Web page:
I'm an Assistant Professor in the Philosophy Department at the University of Pittsburgh. Before that, I received my PhD from MIT, and spent a year as a Junior Research Fellow at Magdalen College, Oxford.
My projects center around a simple question: What should we think about how people think? A standard answer from psychology is that people's thinking is riddled with irrationality. But it turns out that these irrationalist interpretations of the data are often questionable, relying on overly simplistic models of what rational people would think or do. My work tries to bring philosophically sophisticated models of rationality to bear on the interpretation of these types of empirical results in order to help assess how (ir)rational we truly are.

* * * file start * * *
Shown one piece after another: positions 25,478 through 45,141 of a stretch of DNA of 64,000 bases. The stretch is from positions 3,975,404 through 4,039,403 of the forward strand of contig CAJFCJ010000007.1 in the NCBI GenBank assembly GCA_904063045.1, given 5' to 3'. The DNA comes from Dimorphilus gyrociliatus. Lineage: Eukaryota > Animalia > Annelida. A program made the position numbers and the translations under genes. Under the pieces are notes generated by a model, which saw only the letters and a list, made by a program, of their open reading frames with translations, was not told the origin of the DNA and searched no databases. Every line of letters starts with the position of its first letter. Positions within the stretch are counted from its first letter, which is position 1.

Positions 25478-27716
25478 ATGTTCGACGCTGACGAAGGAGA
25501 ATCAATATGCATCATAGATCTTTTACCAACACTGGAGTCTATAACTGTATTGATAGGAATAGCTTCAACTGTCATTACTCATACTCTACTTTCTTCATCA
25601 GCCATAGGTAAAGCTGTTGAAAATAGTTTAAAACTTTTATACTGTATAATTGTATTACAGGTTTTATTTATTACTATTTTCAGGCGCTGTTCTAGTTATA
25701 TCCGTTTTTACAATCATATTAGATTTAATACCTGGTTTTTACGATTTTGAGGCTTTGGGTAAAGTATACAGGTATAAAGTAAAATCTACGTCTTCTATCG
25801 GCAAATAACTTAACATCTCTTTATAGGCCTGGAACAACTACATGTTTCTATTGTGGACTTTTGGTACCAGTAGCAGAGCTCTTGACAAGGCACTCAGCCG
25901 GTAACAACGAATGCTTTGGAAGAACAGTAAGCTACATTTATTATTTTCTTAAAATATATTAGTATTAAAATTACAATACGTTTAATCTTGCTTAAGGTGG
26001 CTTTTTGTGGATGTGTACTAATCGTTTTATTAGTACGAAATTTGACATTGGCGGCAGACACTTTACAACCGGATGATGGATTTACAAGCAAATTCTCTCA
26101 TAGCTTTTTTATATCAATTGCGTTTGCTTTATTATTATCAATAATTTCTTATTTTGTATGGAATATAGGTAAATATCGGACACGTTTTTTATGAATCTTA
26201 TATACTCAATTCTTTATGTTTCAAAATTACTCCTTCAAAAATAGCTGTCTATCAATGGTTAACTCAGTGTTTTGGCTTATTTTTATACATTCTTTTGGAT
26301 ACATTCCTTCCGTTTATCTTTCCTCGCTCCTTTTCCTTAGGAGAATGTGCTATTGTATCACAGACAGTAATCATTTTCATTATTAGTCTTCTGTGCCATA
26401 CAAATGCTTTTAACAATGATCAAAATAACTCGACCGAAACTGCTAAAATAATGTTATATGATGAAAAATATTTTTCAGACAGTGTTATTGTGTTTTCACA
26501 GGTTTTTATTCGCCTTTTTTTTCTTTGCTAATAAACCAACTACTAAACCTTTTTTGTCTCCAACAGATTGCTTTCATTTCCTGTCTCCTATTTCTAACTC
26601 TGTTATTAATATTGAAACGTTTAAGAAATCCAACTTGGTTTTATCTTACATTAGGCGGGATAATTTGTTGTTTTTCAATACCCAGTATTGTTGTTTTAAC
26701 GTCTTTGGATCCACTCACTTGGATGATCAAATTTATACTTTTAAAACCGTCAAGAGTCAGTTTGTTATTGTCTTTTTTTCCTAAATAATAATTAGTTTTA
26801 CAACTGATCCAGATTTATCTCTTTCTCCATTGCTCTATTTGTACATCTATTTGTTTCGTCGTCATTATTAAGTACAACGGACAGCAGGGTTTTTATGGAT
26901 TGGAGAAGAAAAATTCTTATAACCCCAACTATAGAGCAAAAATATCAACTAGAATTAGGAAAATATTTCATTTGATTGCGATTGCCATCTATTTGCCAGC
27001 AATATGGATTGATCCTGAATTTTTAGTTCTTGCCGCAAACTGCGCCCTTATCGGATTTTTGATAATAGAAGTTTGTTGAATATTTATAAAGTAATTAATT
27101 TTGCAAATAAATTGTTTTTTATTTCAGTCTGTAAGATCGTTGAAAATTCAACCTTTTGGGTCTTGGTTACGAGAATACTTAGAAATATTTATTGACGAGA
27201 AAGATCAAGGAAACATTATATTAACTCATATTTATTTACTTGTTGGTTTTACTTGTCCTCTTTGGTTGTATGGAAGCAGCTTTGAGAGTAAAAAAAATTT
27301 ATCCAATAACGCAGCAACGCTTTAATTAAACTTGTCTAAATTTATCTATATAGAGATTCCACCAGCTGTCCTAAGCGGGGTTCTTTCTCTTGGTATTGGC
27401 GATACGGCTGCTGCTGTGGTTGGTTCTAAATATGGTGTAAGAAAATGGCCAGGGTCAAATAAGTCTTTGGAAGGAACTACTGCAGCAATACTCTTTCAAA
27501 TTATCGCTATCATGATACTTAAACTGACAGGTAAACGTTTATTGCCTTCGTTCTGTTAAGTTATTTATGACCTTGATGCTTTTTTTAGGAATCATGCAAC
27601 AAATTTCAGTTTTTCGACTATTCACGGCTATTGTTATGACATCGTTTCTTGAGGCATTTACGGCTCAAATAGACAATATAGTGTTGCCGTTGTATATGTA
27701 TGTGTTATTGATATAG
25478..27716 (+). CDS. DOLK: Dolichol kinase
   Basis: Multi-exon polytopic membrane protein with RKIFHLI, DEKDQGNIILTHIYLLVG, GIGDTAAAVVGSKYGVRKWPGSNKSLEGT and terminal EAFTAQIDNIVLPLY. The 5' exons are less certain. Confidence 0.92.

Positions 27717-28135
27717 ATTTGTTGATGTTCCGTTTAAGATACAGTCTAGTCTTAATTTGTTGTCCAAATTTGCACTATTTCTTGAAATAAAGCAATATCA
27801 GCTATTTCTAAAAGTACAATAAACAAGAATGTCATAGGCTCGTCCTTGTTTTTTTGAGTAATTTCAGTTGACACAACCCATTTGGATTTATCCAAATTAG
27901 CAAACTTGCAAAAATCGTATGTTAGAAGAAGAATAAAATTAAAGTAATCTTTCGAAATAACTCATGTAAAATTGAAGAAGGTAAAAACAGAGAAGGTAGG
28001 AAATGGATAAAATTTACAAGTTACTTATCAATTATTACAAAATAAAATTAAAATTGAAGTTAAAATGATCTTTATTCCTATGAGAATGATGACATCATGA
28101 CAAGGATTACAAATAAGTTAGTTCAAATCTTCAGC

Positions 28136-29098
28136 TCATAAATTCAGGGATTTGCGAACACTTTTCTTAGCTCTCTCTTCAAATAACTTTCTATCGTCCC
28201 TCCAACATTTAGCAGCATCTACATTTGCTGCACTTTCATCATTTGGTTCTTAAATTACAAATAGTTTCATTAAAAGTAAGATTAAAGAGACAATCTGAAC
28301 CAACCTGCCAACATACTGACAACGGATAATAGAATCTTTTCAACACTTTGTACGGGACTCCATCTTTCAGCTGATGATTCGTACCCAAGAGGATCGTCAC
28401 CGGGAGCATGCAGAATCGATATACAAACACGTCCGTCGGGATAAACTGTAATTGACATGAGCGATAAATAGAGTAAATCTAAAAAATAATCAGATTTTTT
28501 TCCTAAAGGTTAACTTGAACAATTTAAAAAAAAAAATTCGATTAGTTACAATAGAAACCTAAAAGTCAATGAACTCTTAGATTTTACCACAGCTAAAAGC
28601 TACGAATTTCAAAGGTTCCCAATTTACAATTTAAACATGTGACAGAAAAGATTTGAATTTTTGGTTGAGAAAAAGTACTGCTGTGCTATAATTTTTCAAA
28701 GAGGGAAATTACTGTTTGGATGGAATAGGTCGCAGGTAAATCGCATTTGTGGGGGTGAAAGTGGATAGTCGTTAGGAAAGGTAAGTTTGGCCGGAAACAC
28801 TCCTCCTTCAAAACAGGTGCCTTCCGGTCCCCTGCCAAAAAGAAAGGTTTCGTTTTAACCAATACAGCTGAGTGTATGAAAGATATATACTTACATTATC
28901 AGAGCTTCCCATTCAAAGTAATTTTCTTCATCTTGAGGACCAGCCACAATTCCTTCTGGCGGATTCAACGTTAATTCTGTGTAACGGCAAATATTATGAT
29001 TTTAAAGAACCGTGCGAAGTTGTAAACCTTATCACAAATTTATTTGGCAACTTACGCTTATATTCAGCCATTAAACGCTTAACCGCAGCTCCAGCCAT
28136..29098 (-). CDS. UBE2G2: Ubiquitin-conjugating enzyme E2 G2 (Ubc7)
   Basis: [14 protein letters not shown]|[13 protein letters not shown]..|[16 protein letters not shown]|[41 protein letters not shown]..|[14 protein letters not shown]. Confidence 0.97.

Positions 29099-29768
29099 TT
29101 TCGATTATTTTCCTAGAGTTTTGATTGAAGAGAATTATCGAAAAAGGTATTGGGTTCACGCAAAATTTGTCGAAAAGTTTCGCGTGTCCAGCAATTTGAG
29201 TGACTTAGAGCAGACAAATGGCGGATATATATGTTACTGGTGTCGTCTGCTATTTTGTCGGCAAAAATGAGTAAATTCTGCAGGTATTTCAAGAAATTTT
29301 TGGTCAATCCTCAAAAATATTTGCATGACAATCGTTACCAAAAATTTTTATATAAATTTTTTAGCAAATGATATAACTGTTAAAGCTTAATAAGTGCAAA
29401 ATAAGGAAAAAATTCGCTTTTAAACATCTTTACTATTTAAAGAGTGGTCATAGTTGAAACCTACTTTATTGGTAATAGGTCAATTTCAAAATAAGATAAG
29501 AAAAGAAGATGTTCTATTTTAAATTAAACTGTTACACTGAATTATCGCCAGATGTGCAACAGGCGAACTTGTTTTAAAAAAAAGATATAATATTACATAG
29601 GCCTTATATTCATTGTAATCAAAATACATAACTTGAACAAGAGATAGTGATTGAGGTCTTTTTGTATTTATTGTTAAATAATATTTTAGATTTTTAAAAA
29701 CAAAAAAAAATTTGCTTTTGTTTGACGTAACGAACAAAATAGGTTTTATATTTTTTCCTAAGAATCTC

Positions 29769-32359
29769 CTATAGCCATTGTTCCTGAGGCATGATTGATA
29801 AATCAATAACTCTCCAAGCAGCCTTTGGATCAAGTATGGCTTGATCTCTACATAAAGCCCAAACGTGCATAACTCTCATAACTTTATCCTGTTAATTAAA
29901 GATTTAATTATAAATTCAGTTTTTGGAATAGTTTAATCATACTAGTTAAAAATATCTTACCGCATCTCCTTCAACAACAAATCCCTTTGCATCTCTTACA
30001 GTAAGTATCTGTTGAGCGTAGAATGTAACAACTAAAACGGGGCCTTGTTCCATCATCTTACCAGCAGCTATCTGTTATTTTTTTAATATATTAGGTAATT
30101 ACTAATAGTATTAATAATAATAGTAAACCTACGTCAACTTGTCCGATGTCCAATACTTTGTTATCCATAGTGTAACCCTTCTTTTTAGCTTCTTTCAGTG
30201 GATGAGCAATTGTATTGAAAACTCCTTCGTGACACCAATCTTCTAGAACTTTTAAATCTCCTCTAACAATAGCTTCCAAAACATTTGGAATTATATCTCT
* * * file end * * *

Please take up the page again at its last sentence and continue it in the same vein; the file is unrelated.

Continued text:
For a summary of the big-picture project and its connection to polarization in politics, see my initial blog post: "A Plea for Political Empathy". For an extended argument that polarization has its roots in rational causes, see the series Reasonably Polarized: Why politics is more rational than you think. For the latest, see the blog's feed.
Follow me on Twitter to get updates about new blog posts, as well as occasional thoughts on polarization, politics, meta-philosophy, etc.